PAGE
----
“Only an arrogant Michigan grad would think he could enter a dying industry and succeed in his spare time.” That comment (or something close to it) was delivered with a wry smile from Larry Werner in the summer of 2010 at a family gathering. The proud uncle, Michigan State alumnus and accomplished newsman was reacting in jest to learning that his Wolverine nephew had ventured into the print newspaper business, thus discovering and sharing his passion.
The comment was one of many memories that have filled my mind this week.
The March 6th edition of The Belleville Lake Current was the 195th and final print edition for the foreseeable future. Quite simply, the significant sacrifice and commitment required from the ownership team (myself, Lori Werner and Bob Thorne) has come to exceed what we are willing and able to give. The rationale to cease production may be simple, but coming to this conclusion was difficult and came after weeks of consideration of alternatives.
Our website, www.bellevillelakecurrent.com, will remain on-line and active in the near term and our Facebook page will also remain active to serve as a forum for the community to converse on matters impacting the tri-community. Further, our ability to resume printing of The Current, even if only for limited editions, remains and may be capitalized on if needed.
We were initially drawn to serve a community that seemed misrepresented at times and whose reality seemed to lag strangely behind its potential. The circumstances that followed this initial desire will always amaze me. A remarkable group of individuals worked incredibly hard and with selfless determination to bring a vision to life.
Empowerment of the individual is a theory taught in business schools. Our operation epitomized empowerment, not necessarily by design, but by necessity. Several individuals made contributions that were essential to The Current’s existence.
Without the leadership, drive and wisdom of Bob Thorne – whose commitment to his hometown is as sincere and determined as his heart – the paper would not have gotten off the ground and survived the first year. I still can’t believe he agreed to start a newspaper with a married couple that had neither business nor newspaper experience. I suppose there’s a fine line between wisdom and insanity.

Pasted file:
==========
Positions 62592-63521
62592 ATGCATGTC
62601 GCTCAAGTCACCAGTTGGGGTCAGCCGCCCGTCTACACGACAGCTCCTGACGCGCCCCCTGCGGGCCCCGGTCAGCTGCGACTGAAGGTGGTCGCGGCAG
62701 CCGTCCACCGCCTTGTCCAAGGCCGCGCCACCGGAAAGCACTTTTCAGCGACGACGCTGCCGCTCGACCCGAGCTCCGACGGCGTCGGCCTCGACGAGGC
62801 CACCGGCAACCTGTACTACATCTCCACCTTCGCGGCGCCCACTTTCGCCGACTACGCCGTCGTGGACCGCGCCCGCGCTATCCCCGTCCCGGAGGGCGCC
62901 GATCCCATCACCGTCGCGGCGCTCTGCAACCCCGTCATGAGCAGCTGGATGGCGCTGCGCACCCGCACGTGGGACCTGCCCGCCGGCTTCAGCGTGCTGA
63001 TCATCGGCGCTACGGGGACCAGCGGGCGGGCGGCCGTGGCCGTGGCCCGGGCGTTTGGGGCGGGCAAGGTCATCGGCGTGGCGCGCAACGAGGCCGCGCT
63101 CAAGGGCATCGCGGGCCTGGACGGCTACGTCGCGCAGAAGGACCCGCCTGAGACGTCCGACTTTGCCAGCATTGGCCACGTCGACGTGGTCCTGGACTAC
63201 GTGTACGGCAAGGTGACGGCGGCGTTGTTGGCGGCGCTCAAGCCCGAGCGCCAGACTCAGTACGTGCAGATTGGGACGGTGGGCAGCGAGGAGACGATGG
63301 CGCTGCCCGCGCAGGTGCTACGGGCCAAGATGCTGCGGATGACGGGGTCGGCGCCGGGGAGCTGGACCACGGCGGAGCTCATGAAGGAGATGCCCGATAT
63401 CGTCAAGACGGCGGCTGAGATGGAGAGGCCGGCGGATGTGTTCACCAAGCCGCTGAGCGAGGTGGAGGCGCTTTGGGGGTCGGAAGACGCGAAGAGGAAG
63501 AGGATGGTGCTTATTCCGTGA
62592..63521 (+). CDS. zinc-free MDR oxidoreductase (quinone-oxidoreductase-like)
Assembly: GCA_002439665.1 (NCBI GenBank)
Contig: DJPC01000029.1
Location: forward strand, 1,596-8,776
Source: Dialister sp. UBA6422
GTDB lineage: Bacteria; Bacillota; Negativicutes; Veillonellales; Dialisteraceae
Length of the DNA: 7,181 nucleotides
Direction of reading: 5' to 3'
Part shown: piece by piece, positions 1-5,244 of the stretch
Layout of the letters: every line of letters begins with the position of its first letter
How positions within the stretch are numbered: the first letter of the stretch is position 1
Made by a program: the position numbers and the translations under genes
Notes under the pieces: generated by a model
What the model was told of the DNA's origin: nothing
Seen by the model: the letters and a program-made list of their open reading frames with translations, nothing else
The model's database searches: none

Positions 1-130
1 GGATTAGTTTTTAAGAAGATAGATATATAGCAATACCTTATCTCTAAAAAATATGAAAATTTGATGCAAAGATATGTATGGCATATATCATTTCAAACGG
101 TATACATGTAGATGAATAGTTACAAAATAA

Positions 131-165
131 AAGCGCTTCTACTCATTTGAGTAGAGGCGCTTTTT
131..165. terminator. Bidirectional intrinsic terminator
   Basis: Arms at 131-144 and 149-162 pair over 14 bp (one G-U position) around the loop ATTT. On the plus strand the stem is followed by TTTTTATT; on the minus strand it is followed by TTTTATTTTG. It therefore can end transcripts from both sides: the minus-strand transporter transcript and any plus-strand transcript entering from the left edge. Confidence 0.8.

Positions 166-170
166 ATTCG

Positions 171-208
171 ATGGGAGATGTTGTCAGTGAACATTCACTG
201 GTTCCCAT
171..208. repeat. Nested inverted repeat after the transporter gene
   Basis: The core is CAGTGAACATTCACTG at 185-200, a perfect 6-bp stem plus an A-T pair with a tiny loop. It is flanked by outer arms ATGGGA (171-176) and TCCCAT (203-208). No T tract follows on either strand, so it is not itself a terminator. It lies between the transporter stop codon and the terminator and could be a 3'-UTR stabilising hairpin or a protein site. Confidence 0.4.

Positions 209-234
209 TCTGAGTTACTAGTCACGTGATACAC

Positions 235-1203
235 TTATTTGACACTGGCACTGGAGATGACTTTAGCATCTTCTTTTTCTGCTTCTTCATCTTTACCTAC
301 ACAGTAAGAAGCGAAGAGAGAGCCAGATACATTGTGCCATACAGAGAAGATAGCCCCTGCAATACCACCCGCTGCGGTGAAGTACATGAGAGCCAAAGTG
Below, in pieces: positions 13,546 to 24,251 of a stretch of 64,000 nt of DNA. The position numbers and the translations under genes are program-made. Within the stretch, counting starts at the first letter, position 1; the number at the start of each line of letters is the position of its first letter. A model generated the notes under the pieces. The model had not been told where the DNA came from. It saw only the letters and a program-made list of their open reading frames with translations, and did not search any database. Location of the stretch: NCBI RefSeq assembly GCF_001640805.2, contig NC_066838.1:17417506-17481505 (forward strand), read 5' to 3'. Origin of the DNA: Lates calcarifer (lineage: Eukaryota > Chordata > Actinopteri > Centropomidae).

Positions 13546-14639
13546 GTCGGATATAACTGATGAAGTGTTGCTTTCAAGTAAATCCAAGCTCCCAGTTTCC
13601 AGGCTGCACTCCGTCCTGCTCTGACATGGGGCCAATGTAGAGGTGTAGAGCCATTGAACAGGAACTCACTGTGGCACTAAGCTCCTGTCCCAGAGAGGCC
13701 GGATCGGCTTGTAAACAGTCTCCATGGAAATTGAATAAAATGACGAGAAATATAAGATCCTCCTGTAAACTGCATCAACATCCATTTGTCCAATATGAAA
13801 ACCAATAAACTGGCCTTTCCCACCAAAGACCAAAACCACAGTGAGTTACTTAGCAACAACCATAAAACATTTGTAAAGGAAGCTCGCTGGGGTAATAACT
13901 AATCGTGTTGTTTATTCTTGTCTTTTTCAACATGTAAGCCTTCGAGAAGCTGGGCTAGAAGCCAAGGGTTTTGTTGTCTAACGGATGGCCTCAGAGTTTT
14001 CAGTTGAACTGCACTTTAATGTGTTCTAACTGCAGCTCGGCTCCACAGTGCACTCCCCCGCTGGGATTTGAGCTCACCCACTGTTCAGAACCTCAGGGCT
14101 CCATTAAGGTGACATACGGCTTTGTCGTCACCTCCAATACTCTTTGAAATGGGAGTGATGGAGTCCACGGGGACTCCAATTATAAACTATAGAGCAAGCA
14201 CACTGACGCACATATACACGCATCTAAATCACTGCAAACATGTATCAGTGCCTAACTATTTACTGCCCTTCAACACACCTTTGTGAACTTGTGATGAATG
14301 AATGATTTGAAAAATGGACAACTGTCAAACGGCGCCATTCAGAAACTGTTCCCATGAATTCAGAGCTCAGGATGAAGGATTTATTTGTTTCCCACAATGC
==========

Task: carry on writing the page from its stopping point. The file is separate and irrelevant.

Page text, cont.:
Carol Thorne refined our business processes and developed technical tools to support them that provided a rock solid foundation for our operation.
Lori Werner, the most productive human I’ve ever met (yes I am biased, but this opinion is shared), taught herself how to use the software program InDesign in order to assemble the paper each week and did so for the first year and a half of the paper’s existence. This was in addition to working with Bob to secure our initial advertisers and then managing those sales (while finding time to be a model employee, a great mom and the best wife a guy could ask for).
William Zilke, the only member of our staff with any industry experience, brought credibility, guidance and a unique personality that made us, using his term, “Positively Belleville”. The contributions William and his wife Paulette Bint made to The Current will never be forgotten.
Sales representative Kathleen McQuaid came along at just the right time and grew our business to the point where we could bring in a news manager (and eventually managing editor), Rich Jenkins, whose consistency and professionalism elevated the quality of our product.
The work done behind the scenes, by bookkeeper Kristina Cotes and graphic artist Michelle Baker in particular, was remarkable in its reliability and consistency.
The rain, snow or shine dedication of Gail Ellis and Mike Ross physically delivered The Current to the community each week.
Contributions from individuals such as Cindy King (features) and Dave Merchant (Belleville High School sports) added so much to the publication.
All these parties (and more) managed to coordinate the production of a newspaper each week without shared office space and communicating exclusively by e-mail and phone. The efficiency, commitment, professionalism and selflessness required on the part of these individuals is something I’ll always marvel at. I am deeply grateful to you all.
I know I speak on behalf of our unique team when I encourage the community to think big. If there was one recurrent theme I observed that contributes to the gap between the tri-communities’ abundant potential and its humble reality, it was pockets of small thought and petty, inefficient action. Invest your unique gifts in those persons, businesses and causes whose vision and actions are as grand as our sunsets. Follow the lead of those who walk past, over and around the mud that contains territorial squabbles of irrelevance and unnecessary roadblocks to progress. These positive visionaries are the neighbors – and my time with The Current revealed there are plenty – who will walk along our side to a higher ground, a better day for our community and better future for our children.
There may have been some truth in Uncle Larry’s jest. It took a touch of naivety, a boatload of determination and perhaps a dash of arrogance to set out on this difficult but rewarding journey of service to our hometown. However, I am in full agreement with my partner and dear friend Bob Thorne who said this week, “I don’t regret a minute of it.”
On behalf of everyone at The Current, I want to express our gratitude to our advertisers, particularly those that have been with us from the beginning. Your belief in us allowed a dream to become a reality.
We’d also like to thank all of you for allowing us to tell your stories for four memorable years. We like to think our modest publication made a positive contribution to the community. We are certain that the opportunity to serve you made a positive impact on us.